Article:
Sussex In Action Too

This afternoon (18th April) I made a speculative visit to see if the first Duke had emerged at Heyshott Escarpment, believing it to still be a few days too early. Pearls have only just emerged at Rewell Wood, this event usually preceding the appearance of His Grace by a week plus. There was little activity in the chill breeze as I ascended the steep slope and I counted only a couple of Dingy and a single Grizzled Skipper before reaching the plateau.

However, sitting waiting for me was a perfect male. His lack of agility and mint appearance suggested a very recent emergence. He was sitting within a metre of where the two or three (at best) males used to lek at Heyshott when the species was teetering on the brink of local extinction, before operations began to save the Duke in 2007. On the best days 100+ now fly here.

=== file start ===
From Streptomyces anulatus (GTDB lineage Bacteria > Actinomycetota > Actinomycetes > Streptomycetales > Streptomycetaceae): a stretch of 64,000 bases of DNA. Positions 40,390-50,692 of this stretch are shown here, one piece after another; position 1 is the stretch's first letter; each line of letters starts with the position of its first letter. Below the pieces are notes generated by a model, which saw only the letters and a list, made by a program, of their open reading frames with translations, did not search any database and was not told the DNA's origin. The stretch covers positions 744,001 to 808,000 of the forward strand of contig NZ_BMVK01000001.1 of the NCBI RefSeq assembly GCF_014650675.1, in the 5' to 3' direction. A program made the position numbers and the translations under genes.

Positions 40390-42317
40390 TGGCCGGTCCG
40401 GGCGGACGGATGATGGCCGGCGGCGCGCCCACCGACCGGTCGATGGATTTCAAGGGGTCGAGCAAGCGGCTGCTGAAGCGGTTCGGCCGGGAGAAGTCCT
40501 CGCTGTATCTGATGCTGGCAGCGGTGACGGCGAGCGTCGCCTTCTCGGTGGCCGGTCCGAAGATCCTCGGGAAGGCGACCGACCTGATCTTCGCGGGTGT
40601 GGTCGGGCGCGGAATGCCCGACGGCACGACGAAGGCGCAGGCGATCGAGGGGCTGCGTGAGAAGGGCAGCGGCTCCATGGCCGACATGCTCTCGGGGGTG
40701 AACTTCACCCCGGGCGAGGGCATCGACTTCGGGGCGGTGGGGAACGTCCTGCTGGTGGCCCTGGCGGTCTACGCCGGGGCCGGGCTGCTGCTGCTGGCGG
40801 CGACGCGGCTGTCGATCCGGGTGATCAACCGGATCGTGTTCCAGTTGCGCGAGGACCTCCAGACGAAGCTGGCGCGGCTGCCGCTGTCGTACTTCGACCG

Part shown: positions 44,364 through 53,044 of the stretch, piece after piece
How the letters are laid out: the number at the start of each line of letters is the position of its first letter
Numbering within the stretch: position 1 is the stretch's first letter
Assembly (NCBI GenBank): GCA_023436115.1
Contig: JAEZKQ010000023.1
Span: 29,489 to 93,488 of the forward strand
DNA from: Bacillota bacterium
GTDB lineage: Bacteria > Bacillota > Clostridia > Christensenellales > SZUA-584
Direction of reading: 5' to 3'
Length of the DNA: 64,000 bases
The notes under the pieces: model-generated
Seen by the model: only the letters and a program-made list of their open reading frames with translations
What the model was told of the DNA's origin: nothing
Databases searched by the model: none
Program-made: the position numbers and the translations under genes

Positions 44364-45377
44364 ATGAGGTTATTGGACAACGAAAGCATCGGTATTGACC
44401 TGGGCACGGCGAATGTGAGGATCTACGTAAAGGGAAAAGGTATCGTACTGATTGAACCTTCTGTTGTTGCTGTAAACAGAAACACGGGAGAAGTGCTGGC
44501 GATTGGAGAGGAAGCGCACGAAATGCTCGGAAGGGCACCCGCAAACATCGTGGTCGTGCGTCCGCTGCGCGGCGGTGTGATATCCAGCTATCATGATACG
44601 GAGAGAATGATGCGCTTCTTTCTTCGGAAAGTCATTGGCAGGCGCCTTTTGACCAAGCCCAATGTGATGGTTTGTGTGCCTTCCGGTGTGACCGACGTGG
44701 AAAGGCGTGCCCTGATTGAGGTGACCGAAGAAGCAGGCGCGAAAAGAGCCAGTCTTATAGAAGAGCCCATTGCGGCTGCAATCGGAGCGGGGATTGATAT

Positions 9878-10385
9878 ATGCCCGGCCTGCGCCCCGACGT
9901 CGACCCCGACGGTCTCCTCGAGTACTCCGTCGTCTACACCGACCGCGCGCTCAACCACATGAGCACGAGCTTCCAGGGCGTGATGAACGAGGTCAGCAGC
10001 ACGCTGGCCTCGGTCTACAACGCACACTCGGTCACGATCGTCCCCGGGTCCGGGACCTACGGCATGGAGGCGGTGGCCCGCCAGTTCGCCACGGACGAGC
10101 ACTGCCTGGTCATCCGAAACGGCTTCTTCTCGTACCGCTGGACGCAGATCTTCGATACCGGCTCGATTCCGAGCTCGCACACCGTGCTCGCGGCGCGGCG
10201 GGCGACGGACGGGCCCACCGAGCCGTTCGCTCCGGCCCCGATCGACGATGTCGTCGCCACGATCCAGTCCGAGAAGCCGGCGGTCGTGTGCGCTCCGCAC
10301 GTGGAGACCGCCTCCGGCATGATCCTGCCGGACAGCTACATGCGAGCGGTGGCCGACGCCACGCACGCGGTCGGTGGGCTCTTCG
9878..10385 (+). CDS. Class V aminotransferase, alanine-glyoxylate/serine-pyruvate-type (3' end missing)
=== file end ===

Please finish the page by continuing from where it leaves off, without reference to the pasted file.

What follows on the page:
Bearing in mind the effort I put into conserving this species on my own patch, it is hardly surprising that this sighting meant much more to me than the half dozen Dukes I saw at Noar Hill on 15th April (pictured). With this degree of involvement it all becomes much more personal, and that's how it should be with butterflies.



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